If you have been using Linux for quite a while, you will probably have seen some applications that are based on Qt or GTK+. So what exactly are these? Does it make any difference whether you are using Qt or GTK+ based application?
Let’s talk about Desktop Toolkits
Modern GUI applications require a number of standard interactions (e.g. “open file” or “make this window smaller”), and users have come to expect that they’ll perform these actions through standard mechanisms. For example, opening a file should be done with a dialog box that allows the user to browse and click to select the file, rather than making the user enter the full file path name. Likewise, resizing a window should be done through clicking a button on the title bar of the window or clicking and dragging one of the window’s sides.
One thing Desktop Toolkits do is provide these “standard” functions, so developers don’t need to implement them from scratch (i.e. a developer creating a text editor doesn’t need to draw all the fields and buttons for an “Open…” dialog from scratch, nor code the instructions to allow the user to browse for a file). As an additional bonus, programmers using these toolkits can make their applications consistent with others using that toolkit. And in the computer world, consistency is always a good thing.
In the Linux’s world, there are several desktop toolkits that are actively being used by the developers. GTK+ and Qt are two of such toolkits. The good thing about these toolkits is that they will work fine in different destkop environment. You can run Qt-based programs in GNOME, and apps built with GTK+ will work just fine in KDE. The main differences will be in how some of the elements behave (file selection dialogs might look quite different between Qt/KDE and GTK/GNOME applications), although developers have found some way to minimize these differences. For example, KDE includes a Control Center module to make things like the title bars and other style/theme elements for GTK apps match those of the Qt-based ones.
Qt: Cute and Functional
Qt (commonly pronounced “cute”) began in 1991 by a pair of developers who eventually found Trolltech (which was in turn bought by Nokia, then the commercial rights sold to Digia). Qt first came to prominence as the foundation of the K Desktop Environment, which most users know today as the KDE Software Collection. The more modern look of Qt compared to other toolkits at the time (it was common in the late 1990′s to still use applications written in Motif or even Xaw, which while still functional, were looking rather dated) set KDE on track to become the desktop environment for Unixes, including Linux.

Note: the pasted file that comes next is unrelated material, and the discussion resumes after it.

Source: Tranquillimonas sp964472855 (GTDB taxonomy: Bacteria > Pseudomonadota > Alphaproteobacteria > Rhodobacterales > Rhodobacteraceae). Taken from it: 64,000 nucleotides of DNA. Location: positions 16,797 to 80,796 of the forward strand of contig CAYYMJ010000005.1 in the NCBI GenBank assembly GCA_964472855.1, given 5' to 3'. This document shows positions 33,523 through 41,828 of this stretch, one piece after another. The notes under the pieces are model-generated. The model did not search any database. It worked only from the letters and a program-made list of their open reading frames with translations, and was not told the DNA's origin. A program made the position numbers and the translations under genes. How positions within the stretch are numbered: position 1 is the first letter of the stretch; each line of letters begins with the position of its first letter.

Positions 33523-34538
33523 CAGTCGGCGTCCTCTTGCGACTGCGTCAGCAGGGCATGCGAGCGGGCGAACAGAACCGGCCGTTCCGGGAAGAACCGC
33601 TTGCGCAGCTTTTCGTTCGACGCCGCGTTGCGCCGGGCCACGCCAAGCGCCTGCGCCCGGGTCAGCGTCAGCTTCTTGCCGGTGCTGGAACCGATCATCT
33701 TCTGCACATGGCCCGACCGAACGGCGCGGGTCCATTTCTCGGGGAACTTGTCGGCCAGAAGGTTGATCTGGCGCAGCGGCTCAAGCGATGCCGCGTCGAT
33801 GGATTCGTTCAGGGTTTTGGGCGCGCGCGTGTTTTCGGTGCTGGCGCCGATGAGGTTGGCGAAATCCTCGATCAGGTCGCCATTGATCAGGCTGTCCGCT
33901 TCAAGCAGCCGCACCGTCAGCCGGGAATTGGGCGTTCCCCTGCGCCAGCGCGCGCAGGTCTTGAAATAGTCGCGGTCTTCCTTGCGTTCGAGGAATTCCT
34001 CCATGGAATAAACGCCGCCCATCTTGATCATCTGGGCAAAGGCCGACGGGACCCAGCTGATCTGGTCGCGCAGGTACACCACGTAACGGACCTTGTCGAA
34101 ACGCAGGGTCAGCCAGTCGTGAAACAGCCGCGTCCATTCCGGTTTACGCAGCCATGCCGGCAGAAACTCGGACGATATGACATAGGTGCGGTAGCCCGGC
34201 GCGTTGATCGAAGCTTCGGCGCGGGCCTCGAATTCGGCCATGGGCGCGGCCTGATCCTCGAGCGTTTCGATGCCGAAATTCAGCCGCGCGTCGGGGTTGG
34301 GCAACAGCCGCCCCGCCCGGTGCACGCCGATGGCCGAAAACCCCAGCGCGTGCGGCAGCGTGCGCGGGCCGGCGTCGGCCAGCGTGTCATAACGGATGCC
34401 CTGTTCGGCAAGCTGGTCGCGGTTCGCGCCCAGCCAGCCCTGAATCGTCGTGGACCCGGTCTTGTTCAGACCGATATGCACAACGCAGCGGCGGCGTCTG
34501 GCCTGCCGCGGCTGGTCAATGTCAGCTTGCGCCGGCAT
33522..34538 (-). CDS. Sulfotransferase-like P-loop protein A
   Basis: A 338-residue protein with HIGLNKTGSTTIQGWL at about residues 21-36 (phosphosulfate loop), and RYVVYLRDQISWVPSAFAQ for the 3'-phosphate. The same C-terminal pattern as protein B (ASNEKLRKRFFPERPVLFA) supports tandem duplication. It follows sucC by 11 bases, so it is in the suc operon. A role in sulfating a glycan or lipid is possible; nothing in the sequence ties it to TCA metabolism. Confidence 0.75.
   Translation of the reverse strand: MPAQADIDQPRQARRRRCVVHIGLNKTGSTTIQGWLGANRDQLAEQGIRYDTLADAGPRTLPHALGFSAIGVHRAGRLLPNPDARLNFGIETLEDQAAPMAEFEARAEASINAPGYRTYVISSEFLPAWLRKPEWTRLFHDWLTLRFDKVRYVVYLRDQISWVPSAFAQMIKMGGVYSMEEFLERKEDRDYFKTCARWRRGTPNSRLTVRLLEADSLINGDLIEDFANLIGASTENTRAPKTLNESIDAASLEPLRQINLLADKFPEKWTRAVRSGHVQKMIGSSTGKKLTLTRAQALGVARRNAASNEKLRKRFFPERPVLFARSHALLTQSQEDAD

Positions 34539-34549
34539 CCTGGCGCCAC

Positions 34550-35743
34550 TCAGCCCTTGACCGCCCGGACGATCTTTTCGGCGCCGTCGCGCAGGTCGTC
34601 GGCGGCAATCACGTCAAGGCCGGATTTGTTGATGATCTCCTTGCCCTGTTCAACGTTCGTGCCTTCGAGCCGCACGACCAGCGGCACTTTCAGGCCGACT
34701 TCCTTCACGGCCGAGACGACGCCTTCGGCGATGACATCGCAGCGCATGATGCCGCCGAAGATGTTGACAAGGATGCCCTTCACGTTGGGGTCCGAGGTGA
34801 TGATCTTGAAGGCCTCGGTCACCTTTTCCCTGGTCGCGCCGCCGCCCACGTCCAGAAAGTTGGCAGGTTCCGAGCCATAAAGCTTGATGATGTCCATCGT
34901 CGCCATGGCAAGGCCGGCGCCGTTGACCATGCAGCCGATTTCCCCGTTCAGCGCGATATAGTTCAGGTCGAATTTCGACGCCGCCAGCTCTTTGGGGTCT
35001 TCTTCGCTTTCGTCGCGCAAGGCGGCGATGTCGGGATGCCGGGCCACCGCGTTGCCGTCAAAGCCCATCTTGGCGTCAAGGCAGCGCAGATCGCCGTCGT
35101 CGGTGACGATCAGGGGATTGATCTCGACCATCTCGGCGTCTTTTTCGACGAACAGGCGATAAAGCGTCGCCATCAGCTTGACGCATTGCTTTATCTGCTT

However, some community members took exception to Qt’s licensing, which at the time included restrictions from redistributing modified versions. The debates went on, and the result was the decision to create a new, completely free toolkit.
Some well known Qt-based apps for Linux, in addition to every program in the KDE Software Collection, include popular media player VLC, robust desktop-publishing application Scribus, and the Calibre e-book management program.
GTK+: It’s Not Just for the GIMP Anymore
GTK+ takes its name from the GNU Image Manipulation Program (aka. GIMP), which is a standard alternative to Adobe Photoshop on many platforms. Its developer had started writing a custom set of widgets, which the community adopted for a new desktop environment: the GNU Network Object Model Environment, (aka. GNOME). The rivalry between these two desktops had gone on for years, until the recent entry of Canonical’s Unity took some of the heat away from them. GNOME has also spawned its own controversy, with some so dissatisfied with the experience of new releases in the 3.0 series that forks and modifications such as MATE and Cinnamon have come up.
In addition to GIMP, other popular Linux applications using GTK+ are the Chromium browser (which is used to produce the Linux version of Google Chrome), multi-protocol instant messenger Pidgin, and other desktop environments such as MATE and LXDE.